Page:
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JetBrains' State of Developer Ecosystem in 2018 - Results are in!

The Java of your heart: Trends and preferences from JetBrains’ survey

© Shutterstock / Pobedimskiy  

JetBrains polled 6,000 developers to identify the State of Developer Ecosystem and now the results are here. This time we’re focusing solely on Java and what Java developers prefer to use these days. Let’s dig in!

It’s that time of year again!

At the beginning of 2018, JetBrains surveyed 6,000 developers to identify the State of Developer Ecosystem and now the results are here. The results of the survey are not all that surprising, but when compared to the results of our own JAXenter Technology Trends survey, as well as a number of polls, the agreement or discrepancies between the two sources make things a bit more interesting!

What’s more, in this review we decided to focus only on Java for reasons of clarity. If you are interested in a more detailed overview of the 2018 JetBrains’ State of Developer Ecosystem, let us know!

But first, let’s paint a general picture of JetBrains’ State of Developer Ecosystem survey.

Key takeaways

The respondents were asked to rank their three primary programming languages by the frequency of use. The results crowned Java the royalty of programming languages, again! The second place is occupied by JavaScript followed by Python.

The Java of your heart

When it comes to the version of Java developers regularly use, Java 8 is by far the winner, according to both sources. Nonetheless, according to our poll, the second most used version is Java 9, in contrast to the JetBrains’ SDE survey in which Java 7 occupies the second place.

During an older interview we had with Java Champion Stephen Colebourne, he argued:

Java 8 will satisfy us for a good few years until there’s something really big and important

And that’s, apparently, exactly what’s happening as Java developers do not concern themselves, on a professional base, with the no-LTS versions [Java 9 and 10], and they are waiting for the big thing to come along, namely Java 11.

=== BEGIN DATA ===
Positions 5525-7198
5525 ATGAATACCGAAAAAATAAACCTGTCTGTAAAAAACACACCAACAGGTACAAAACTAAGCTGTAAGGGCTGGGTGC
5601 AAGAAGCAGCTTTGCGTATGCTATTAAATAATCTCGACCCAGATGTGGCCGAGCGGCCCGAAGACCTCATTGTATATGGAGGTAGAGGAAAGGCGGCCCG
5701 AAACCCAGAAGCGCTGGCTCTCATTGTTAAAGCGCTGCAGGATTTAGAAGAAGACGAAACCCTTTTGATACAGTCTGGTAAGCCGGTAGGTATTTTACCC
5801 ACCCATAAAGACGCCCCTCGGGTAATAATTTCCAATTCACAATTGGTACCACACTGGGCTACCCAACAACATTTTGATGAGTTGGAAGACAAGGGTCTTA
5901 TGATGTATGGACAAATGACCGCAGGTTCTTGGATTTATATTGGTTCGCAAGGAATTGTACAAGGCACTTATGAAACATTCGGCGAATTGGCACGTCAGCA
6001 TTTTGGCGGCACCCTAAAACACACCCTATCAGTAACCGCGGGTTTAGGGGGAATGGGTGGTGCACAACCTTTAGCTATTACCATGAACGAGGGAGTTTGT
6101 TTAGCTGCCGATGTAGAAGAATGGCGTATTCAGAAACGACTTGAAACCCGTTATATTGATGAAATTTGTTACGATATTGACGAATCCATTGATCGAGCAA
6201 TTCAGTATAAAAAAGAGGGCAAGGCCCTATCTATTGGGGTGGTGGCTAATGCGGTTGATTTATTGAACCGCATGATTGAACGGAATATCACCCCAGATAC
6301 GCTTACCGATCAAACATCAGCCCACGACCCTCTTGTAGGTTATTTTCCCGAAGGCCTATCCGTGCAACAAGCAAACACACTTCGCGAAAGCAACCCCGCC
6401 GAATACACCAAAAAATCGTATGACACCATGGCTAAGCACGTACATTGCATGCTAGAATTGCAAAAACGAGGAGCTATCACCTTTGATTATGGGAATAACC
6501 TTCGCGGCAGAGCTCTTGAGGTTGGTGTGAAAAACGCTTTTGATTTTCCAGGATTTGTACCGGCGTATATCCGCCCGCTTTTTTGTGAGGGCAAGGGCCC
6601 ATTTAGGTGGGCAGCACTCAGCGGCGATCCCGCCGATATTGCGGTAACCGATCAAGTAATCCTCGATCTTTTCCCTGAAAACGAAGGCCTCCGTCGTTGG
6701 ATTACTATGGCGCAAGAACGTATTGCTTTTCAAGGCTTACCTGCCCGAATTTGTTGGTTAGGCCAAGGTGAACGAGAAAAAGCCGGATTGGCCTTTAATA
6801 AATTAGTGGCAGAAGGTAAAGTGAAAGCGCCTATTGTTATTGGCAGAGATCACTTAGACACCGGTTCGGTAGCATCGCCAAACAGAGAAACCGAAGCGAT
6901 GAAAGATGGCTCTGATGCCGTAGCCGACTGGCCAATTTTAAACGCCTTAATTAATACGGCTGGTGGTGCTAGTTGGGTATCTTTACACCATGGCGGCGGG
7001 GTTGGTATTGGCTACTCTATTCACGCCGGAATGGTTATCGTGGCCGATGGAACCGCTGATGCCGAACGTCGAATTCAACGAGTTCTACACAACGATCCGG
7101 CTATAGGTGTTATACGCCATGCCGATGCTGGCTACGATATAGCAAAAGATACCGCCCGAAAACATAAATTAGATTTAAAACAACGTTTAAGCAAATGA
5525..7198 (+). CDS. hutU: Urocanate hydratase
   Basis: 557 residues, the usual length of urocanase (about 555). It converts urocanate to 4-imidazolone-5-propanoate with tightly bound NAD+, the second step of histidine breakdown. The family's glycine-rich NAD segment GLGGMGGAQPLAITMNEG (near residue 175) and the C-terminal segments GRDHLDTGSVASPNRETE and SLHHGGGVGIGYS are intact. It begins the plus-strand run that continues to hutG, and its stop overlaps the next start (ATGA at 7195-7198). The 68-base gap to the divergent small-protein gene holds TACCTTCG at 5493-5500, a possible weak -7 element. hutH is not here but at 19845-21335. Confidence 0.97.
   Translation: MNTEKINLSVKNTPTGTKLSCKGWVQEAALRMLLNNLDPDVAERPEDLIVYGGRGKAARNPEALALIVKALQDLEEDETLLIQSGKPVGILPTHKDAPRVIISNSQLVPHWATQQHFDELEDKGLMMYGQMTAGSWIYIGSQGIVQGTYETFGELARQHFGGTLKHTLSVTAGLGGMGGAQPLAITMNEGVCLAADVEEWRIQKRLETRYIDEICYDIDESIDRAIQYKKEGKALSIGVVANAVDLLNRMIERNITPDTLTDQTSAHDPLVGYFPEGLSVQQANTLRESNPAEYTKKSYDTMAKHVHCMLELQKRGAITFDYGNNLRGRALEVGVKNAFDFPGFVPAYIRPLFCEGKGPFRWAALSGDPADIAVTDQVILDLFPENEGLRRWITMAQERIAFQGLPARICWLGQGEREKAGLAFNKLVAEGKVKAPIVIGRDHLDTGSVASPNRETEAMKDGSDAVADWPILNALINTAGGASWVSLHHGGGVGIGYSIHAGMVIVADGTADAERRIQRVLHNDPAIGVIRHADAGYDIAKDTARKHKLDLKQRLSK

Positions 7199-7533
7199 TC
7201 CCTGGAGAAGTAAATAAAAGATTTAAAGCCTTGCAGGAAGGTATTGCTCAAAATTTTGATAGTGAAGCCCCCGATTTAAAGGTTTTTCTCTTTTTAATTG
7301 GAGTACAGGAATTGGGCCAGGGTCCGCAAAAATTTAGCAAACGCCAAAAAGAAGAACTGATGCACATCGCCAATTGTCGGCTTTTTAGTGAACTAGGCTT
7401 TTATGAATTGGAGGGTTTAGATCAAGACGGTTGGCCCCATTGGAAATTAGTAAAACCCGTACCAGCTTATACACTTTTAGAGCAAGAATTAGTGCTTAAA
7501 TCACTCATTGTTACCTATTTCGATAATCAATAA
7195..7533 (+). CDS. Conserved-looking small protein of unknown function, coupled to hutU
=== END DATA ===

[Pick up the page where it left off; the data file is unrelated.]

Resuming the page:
SEE ALSO: Structs in Java: How to handle them like a pro

I am certain that Java developers are well informed. It is my duty, however, to inform you that if you are still using Java 8 for business applications (81% according to our poll), you should bear in mind that there will be no more public updates for Java 8 after January 2019.

The best IDE(a)?

When it comes to the IDE/editor Java developers are most regularly using, IntelliJ IDEA appears to be the clear winner. However, for reasons of objectivity, I have to point out that IntelliJ IDEA is developed by the same company conducting the survey, meaning JetBrains of course. That doesn’t look very objective now, does it?

Just for the sake of journalistic objectivity, I refer you to an older poll of ours: Which is the best Java IDE. After you have submitted your vote, you can see that the differences between Eclipse, NetBeans and IntelliJ IDEA are less than significant.

Something for the road: Highlights

Here are some highlights of the 2018 JetBrains’ State of Developer Ecosystem that I think you may find interesting:

  • Usage of older Java versions is decreasing as compared with 2017: Java 6 decreased by 4% and Java 7 by 16%
  • While 37% of Java developers use Java EE 8, another 37% of Java devs do not use Java EE or J2SE at all
  • 20% of developers package their web apps as a Docker image
  • Developers are moving away from web frameworks: the number of Java devs who do not use any frameworks has increased by 7% compared to 2017

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Author
Eirini-Eleni Papadopoulou
Eirini-Eleni Papadopoulou is an assistant editor for JAXenter.com. Just finished her masters in Modern East Asian Studies and plans to continue with her old hobby that is computer science.